My Dad, Joseph J. Ozanic, Jr., is truly one of the most remarkable and wisest fathers that our Creator every gave to a daughter. I am blessed to be the oldest of eight children raised in the small town of Mount Olive, Illinois. My Dad is a journeyman machinist who drove to McDonnell-Douglas every day for thirty years. It was a three-hour round-trip drive in a carpool, but he wanted to raise his family in a small town. Even though we had very little money as children, we never felt that we ever lacked for any material thing. Perhaps it was because our Dad filled our lives with joy, fun and love instead. For my 13th birthday, my Dad bought me a horse for $100. It was a lot of money to our family back then and I am still not sure how he managed it, but that was how much he loves me .. his little “Memee” as he called me. A live, living, breathing horse named Buck. How many kids hold a memory this special from their childhood? Our home sat on three acres and every night, already exhausted from a full day of work, Dad would dig a few postholes for the fence. He dug every single posthole by hand with a manual posthole-digger … his poor hands, burning with blisters even through his gloves. I will forever be grateful for what he did for me. There is no material gift that could repay this act of unconditional love for me. Stemming from his own quiet nature, Dad taught me what the blessing of unconditional love truly means and how to find it everywhere in our everyday lives. Dad taught me to have respect for all living things and how to nurture and protect the natural environment that we all share ... and to love the Creator that gave it all to us.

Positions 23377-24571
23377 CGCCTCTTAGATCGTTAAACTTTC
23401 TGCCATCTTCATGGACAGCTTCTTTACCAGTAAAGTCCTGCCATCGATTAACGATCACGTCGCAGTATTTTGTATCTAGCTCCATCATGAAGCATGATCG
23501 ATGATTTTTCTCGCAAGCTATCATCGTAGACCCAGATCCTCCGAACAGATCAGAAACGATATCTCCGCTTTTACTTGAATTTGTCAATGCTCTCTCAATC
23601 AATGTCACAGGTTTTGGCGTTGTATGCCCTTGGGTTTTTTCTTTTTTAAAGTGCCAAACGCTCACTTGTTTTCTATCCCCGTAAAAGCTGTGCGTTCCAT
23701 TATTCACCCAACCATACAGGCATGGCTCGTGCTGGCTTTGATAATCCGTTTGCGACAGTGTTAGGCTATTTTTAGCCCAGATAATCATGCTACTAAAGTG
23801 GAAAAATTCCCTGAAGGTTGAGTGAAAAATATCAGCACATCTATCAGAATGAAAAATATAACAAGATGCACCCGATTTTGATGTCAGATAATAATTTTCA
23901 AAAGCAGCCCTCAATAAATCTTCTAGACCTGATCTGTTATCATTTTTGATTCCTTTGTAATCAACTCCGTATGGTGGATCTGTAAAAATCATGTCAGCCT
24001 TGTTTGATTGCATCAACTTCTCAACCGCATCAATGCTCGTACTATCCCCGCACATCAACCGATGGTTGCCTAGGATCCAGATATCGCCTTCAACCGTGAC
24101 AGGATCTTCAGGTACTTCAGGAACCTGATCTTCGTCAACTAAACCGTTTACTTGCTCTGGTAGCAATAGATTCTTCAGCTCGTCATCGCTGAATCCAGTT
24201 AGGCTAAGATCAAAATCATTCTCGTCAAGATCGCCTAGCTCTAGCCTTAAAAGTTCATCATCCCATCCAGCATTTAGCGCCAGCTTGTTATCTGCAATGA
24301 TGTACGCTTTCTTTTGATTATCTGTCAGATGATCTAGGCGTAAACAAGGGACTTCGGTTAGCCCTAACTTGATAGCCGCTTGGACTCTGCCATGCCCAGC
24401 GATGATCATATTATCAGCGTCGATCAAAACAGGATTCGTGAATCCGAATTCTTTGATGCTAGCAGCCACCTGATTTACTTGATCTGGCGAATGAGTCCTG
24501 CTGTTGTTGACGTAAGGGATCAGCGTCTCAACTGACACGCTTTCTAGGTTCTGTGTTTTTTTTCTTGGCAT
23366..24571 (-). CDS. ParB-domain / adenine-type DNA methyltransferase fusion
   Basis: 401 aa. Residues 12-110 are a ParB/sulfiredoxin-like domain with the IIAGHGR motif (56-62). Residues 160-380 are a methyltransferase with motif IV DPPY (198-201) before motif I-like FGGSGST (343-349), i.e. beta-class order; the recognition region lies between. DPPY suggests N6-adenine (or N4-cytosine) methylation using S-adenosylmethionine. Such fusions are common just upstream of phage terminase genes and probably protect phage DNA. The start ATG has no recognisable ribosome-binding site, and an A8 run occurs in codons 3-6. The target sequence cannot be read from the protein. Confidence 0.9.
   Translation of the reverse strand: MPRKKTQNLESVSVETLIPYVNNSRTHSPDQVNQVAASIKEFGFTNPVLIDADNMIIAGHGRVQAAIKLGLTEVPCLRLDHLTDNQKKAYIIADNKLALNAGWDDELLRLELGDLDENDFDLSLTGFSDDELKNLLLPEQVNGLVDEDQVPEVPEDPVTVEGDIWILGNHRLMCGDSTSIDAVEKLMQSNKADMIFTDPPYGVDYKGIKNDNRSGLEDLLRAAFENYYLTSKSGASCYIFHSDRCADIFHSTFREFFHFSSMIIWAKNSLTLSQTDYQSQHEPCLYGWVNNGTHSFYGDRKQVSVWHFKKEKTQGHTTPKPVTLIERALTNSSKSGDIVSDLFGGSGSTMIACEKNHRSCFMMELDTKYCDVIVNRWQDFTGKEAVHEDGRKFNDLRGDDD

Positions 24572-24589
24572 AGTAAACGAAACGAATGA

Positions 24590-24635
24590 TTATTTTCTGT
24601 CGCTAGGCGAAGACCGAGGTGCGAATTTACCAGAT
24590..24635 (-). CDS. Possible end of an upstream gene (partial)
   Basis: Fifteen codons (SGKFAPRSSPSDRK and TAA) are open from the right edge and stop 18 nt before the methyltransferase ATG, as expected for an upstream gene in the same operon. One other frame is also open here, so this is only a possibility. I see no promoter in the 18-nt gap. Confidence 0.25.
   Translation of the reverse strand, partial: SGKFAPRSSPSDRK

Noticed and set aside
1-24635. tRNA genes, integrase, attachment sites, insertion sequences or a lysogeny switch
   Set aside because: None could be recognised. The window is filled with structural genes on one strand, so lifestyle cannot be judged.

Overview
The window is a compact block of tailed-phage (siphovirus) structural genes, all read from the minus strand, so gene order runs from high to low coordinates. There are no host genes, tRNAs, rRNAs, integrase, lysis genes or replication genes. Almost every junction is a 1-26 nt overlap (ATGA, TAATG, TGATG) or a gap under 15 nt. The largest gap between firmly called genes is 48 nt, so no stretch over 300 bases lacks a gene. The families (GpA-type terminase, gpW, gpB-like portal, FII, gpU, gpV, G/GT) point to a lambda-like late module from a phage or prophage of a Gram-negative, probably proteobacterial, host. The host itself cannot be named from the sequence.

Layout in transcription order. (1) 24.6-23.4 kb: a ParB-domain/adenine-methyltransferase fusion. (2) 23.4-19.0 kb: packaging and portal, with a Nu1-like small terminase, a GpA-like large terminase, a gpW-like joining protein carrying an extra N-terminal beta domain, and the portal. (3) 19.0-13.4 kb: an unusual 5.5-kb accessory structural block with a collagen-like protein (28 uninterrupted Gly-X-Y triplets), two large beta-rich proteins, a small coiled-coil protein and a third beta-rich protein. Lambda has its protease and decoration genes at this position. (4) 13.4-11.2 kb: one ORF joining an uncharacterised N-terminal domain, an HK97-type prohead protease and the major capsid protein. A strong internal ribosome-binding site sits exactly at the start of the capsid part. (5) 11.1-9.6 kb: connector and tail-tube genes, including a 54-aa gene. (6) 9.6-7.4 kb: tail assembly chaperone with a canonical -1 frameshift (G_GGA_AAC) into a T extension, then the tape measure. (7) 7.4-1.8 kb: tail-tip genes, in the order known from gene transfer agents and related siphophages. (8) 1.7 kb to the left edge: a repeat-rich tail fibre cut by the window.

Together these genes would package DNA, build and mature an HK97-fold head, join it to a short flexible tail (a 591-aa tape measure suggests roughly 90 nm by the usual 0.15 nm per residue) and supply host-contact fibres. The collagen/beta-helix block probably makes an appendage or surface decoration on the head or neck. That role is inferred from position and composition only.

Our summer vacations each year were camping trips to southern Illinois where we learned the simplest things like leaving the wildflowers and the rocks for the next person to enjoy rather than picking them to serve as unnecessary souvenirs. He taught us that our experiences will always live vividly and alive in our minds. The gentlest of men, one afternoon as an adult I was riding in the car with my dad driving. A squirrel darted into the middle of the street and stopped, frozen and afraid. Dad, slowly braked the car and speaking aloud to himself and to the squirrel, said, “Hurry up there, little buddy.” The squirrel safely darted across the road and Dad continued his conversation with me. I didn’t mention to him what I had just observed, but my eyes filled with tears at how much this small act said about him. I reflected and remembered what this kind soul has done for each of his sons and daughters over the years and how truly blessed I am to call this man, My Dad.